Headlines for November 20, 2020
Fri, 20 Nov 2020 08:00:00 -0500
CDC Warns Against Thanksgiving Travel as U.S. Coronavirus Cases Hit Another Record High, Trump Absent as Coronavirus Task Force Holds First News Briefing Since August, Mexico Becomes Fourth Nation to Record 100,000 Coronavirus Deaths, Georgia Secretary of State to Certify Biden's Win Despite Trump Allies' Pressure, Trump Summons Michigan GOP Leaders to White House, Plotting to Overturn Election , Trump Campaign Lawyers Allege Massive Plot to Subvert Election, Offering No Proof, Food Pantries Report Long Lines as Unemployment Claims Rise to 743,000 in One Week, Protesters at Democratic Party Headquarters Demand Biden Support Green New Deal, Rights Groups Demand Temporary Protective Status for Refugees from Hurricane-Ravaged Countries, Federal Court Halts Trump Administration's Rapid Deportation of Refugee Children, Orlando Hall, Sentenced by All-White Jury, Gets Lethal Injection in 8th Federal Execution of 2020 , 37 Dead After Ugandan Police Arrest Opposition Candidate Then Crack Down on Protests , Argentine President Sends Lawmakers a Bill to Overturn Strict Anti-Abortion Laws

Progressives Demand "Corporate-Free Cabinet" as Biden Taps Pharma & Fossil Fuel Allies for Top Jobs
Thu, 19 Nov 2020 08:52:09 -0500
Climate and racial justice activists are mobilizing with union members and newly elected members of Congress at the headquarters of the Democratic National Committee to call on President-elect Joe Biden to address the intersecting crises of the pandemic, economy and climate change. They're also calling for Biden to create a "corporate-free Cabinet," following his recent announcement of aides that included people with close ties to the pharmaceutical and fossil fuel industries. Waleed Shahid, spokesperson for the progressive group Justice Democrats, says it will be important to maintain pressure on the incoming administration in order to fulfill grassroots demands. "Unlike President Obama in 2008, there is not much of a honeymoon period," Shahid says.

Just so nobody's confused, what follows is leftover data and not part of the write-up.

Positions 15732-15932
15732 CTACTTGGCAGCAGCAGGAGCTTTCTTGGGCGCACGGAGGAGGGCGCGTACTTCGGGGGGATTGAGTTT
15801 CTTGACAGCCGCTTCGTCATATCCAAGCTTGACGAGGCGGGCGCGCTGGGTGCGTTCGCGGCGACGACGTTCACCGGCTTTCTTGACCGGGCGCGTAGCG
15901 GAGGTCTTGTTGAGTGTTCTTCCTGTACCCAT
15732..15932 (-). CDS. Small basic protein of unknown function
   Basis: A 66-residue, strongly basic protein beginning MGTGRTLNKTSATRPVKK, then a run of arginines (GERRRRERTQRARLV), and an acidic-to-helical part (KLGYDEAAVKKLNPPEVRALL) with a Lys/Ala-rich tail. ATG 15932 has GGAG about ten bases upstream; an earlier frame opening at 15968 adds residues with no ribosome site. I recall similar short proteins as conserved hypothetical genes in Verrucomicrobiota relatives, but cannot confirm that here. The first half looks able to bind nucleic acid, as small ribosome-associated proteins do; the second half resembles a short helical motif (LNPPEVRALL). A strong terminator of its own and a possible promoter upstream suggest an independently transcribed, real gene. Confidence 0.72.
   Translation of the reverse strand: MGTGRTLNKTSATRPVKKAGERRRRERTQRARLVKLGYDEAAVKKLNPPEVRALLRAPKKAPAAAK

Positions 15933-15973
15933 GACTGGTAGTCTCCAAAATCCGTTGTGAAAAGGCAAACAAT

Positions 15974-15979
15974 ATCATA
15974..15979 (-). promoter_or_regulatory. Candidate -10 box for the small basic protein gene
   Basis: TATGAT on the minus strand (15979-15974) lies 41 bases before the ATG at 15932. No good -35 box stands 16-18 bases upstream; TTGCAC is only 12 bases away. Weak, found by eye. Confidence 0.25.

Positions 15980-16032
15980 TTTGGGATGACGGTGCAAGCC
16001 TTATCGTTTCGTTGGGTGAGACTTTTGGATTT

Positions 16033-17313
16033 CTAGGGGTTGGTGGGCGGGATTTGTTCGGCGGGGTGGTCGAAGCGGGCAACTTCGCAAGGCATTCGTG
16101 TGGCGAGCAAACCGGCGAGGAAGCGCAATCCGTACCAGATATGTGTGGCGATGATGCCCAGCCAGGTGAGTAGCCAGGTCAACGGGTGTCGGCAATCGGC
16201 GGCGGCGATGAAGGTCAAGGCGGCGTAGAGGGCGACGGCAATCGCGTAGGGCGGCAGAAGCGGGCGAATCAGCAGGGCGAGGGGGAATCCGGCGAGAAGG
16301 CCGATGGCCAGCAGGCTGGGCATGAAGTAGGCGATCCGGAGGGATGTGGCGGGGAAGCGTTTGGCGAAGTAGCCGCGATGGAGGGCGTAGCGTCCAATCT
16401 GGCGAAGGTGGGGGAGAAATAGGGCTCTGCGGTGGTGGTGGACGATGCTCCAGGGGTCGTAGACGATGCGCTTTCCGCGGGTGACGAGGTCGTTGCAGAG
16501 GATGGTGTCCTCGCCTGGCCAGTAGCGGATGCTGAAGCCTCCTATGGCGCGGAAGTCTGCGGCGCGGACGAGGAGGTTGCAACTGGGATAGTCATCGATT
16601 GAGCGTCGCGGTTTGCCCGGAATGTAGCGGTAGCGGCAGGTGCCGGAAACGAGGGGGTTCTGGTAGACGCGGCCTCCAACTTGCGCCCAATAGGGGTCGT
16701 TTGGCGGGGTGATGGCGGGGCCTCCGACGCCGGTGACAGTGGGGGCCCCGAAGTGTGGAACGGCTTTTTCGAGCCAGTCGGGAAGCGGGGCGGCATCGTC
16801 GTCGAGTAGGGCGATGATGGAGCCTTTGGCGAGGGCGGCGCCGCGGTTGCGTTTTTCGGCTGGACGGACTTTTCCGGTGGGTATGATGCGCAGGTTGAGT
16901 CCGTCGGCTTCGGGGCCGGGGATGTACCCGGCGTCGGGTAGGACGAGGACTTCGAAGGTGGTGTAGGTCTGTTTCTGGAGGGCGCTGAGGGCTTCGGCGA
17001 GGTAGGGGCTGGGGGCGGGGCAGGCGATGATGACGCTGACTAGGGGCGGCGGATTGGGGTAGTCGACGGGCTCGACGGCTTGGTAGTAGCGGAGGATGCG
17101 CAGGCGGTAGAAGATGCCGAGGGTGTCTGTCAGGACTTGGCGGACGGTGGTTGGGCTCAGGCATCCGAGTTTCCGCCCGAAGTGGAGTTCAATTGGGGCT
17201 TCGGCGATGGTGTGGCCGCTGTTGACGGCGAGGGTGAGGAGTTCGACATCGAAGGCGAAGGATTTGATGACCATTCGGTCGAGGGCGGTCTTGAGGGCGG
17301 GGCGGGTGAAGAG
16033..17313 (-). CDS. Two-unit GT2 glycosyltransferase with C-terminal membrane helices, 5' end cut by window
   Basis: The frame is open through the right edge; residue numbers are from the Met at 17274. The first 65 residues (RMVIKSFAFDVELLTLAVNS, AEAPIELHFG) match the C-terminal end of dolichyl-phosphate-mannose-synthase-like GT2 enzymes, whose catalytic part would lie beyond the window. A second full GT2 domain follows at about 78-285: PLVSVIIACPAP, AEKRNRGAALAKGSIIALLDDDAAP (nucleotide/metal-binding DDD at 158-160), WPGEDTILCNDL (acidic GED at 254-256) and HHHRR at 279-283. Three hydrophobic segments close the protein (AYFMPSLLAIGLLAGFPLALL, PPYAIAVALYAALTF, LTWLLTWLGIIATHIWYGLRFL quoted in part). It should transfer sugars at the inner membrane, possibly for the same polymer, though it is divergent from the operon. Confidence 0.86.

Trump's "Multipronged Attack Against Iran" Ramps Up with New Sanctions, Possible Bombing Plans
Thu, 19 Nov 2020 08:40:00 -0500
President-elect Joe Biden has said he will rejoin the Iran nuclear deal once in office, but his attempts at reviving diplomatic relations between the United States and Iran could be complicated by President Donald Trump, who is reportedly considering bombing Iran's main nuclear site in the final weeks of his presidency. The New York Times reports Trump's advisers have attempted to dissuade the president, warning that a strike could escalate into a broader conflict, but officials tell the newspaper that Trump may still be looking for ways to attack Iran or Iranian assets. We speak with Narges Bajoghli, professor of Middle East studies at Johns Hopkins University.

Dead Before Christmas: As U.S. Passes 250K COVID Deaths, Healthcare Workers Brace for Holiday Surge
Thu, 19 Nov 2020 08:14:04 -0500
As the official U.S. COVID-19 death toll breaks worldwide records and passes 250,000, hospitals are at capacity, and overwhelmed healthcare workers still lack personal protective equipment. Health officials say conditions will worsen further with holiday travel and family gatherings for Thanksgiving. "I can't really overemphasize how important the next few days are," says Ed Yong, science writer at The Atlantic. "The people who get infected at Thanksgiving, they are going to slam into those hospitals in the two weeks after that, and some of those people are going to be dead before Christmas."

Headlines for November 19, 2020
Thu, 19 Nov 2020 08:00:00 -0500